The present invention pertains to a suppressed carrier, communications system including at least two, spaced apart, transceivers wherein the first transmitter operated becomes the master and the local receiver as well as the remote transmitter and receiver are all synchronized to the master transmitter by receiving a small portion of the carrier therefrom. Each of the transceivers contains circuitry for disconnecting and turning off its local oscillator if a message is received before the local transmitter is actuated and for utilizing the carrier from the internal oscillator if the local transmitter is operated before a message is received.
It is an object of the present invention to provide an improved suppressed carrier communications system.
It is a further object of the present invention to provide a suppressed carrier, communications system including at least two, spaced apart, transmitter-receivers wherein the first transmitter operated becomes the master and the local receiver as well as the remote transmitter and receiver are synchronized by receiving a portion of the carrier therefrom.
These and other objects of this invention will become apparent to those skilled in the art upon consideration of the accompanying specification, claims and drawings.
Referring to the drawings wherein like characters indicate like parts throughout the figures:
FIG. 1 is a block diagram of a suppressed carrier, multiplexed communications system;
FIG. 2 is a block diagram of a portion of the circuitry illustrated in FIG. 1; and
FIG. 3 is a schematic diagram of a portion of the circuitry illustrated in FIG. 2.
Referring specifically to FIG. 1, a transceiver generally designated 10, including a transmitter 11 and a receiver 12, which forms a portion of the communications link, is illustrated. A combiner or multiplexer 13 combines or multiplexes signals from a plurality of channel modems 14, 15, etc. for application to the transmitter 11 and separates signals from the receiver 12 for application to the appropriate modems. Each of the channel modems, 14, 15, etc. receives input signals, which may be for example voice frequency signals from a telephone trunk, at inputs thereto designated 16, 17, etc., and supplies signals at outputs designated 18, 19, etc., respectively. The transmitter 11 supplies signals to an antenna 20 which transmits signals to a remotely located antenna 21 connected to a transceiver, generally designated 22, including a transmitter 23 and a receiver 24. The remotely located unit is similar to the above described unit and includes a combiner 25 attached to a plurality of modems 26, 27, etc. In this system the transceiver 22, combiner 25 and modems 26, 27, etc., are identical to the transceiver 10, combiner 13, and modems 14, 15, etc., and it should be understood that, while only two units are illustrated, more such units can be included.
Each of the modems 14, 15, 26 and 27 are separated into an a and b portion, appropriately designated, which are the transmitter portion and the receiver portion thereof, respectively. Since a large number of modems are connected to the transceivers 10 and 22 through the combiners 13 and 25, the transceivers are essentially operating continuously and simply form a communications link for any pair of modems which may be communicating with each other. It should be understood, therefore, that when "master" and "slave" transmitters and receivers are referred to in the following description the transmitter portions a and receiver portions b of communicating modems are being referred to, and not the communicating link transceivers 10 and 22. However, when a smaller system not incorporating multiplexing is utilized the communicating transceivers may actually be controlled as will be described below.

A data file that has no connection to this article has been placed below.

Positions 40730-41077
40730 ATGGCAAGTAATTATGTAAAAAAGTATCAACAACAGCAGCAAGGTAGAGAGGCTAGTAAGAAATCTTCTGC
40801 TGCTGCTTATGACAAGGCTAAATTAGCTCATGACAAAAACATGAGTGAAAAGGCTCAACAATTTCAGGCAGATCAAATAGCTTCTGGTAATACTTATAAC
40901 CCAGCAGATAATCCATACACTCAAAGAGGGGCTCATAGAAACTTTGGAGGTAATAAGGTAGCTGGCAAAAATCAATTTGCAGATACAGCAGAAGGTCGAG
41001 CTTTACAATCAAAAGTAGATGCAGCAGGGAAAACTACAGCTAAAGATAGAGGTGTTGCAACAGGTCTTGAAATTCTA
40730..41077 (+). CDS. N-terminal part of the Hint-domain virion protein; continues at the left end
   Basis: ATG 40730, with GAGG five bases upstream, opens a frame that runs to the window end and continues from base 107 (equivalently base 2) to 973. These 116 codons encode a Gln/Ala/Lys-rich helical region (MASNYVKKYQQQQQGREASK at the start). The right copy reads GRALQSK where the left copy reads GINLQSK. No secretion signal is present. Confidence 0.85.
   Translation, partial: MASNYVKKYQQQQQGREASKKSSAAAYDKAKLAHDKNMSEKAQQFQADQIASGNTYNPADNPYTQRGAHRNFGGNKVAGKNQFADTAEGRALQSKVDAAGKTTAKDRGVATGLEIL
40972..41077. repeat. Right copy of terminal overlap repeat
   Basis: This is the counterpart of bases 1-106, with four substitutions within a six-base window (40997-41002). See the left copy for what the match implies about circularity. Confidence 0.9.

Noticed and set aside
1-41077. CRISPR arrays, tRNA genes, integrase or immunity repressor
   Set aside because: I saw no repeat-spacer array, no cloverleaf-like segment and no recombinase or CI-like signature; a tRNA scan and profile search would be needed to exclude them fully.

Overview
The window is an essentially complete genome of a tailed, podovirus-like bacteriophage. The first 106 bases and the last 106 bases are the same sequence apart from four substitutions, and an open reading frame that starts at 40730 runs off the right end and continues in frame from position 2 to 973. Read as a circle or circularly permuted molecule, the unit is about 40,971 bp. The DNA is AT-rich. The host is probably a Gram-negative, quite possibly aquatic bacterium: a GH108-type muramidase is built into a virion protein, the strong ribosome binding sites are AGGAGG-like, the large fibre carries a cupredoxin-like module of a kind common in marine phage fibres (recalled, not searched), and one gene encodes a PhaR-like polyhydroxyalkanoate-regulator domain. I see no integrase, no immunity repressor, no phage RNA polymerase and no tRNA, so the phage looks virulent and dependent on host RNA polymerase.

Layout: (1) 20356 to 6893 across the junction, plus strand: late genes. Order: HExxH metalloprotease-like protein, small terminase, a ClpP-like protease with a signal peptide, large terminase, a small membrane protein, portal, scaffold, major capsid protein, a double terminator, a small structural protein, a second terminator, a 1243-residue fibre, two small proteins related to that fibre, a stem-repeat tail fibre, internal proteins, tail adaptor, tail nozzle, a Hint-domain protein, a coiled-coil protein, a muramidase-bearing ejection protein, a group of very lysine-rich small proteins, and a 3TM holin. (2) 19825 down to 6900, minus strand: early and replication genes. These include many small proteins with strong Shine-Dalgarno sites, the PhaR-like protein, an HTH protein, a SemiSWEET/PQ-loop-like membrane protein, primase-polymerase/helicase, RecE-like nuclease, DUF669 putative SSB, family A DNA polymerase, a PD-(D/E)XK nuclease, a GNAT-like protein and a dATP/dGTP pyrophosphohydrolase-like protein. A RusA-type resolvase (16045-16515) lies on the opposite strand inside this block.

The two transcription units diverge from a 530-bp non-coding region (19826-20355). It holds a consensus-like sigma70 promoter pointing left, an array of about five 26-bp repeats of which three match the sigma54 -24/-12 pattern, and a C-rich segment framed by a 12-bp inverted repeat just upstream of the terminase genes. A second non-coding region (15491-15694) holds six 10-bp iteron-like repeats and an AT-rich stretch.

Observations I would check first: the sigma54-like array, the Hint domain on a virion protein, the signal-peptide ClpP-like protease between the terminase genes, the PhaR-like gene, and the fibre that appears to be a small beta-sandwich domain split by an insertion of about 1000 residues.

Referring specifically to FIG. 2, a more detailed block diagram of modem 14 is illustrated. It should be understood that all of the modems are identical and, while only modem 14 is described in detail, the description will apply equally well to all of the remaining modems. The input signal appearing at the input terminal 16 is applied through a filter and limiting circuit 30 to a first modulator 31. The first modulator 31 receives a high frequency carrier, which is applied from an oscillator/switch 32 through a limiter circuit 33. The oscillator/switch circuit 32 will be described in more detail with reference to FIG. 3. The modulated signal from the modulator 31 is applied through a special notch, or single sideband filter 35 to a second modulator 36. The modulators 31 and 36 and the filter 35 form the essential parts of the transmitter portion 14a of modem 14 along with several control functions to be described presently. The frequency supplied by the oscillator/switch 32 is chosen so that it is sufficiently high to allow the filter 35 to be constructed very small, while not being so high that difficulties, such as shielding and interaction between components, will occur. In the present embodiment, the oscillator/switch 32 is controlled by a 5.2 megahertz crystal 40 which is believed to be a near optimum frequency for the purposes described. The filter 35 is constructed to pass only the upper sideband from the modulator 31 and to remove the carrier and the lower sideband.
The second modulator 36 is in essence a mixer which receives a signal from a channel oscillator 41, which signal is equal in frequency to the carrier plus the frequency of the channel, for example, 5.260 megahertz. The modulator 36 then supplies an output signal to the combiner 13 on a lead 42 which is the difference frequency between the signal supplied to the modulator 36 by the filter 35 and the signal supplied by the channel oscillator 41. The signal on the lead 42 is combined with other signals, each having a characteristic channel frequency, in the combiner 13 and transmitted by the transmitter 11. The modulator 36 also receives a small portion of the carrier from the limiter 33 through a carrier level switch 45, a carrier filter 46 and a carrier turn-on circuit 47. A low level carrier is applied to the modulator 36 whenever the carrier turn-on circuit 47 is activated by a signal on an input terminal 48 and the carrier is raised to a high level by the carrier level switch 45 whenever a signal is applied to the input terminal 49 thereof. The operation of this circuitry is explained in more detail in the co-pending application entitled, "A Modem for a Suppressed Carrier Communications System," Ser. No. 534,388, Filed Dec. 19, 1974, and assigned to the same assignee.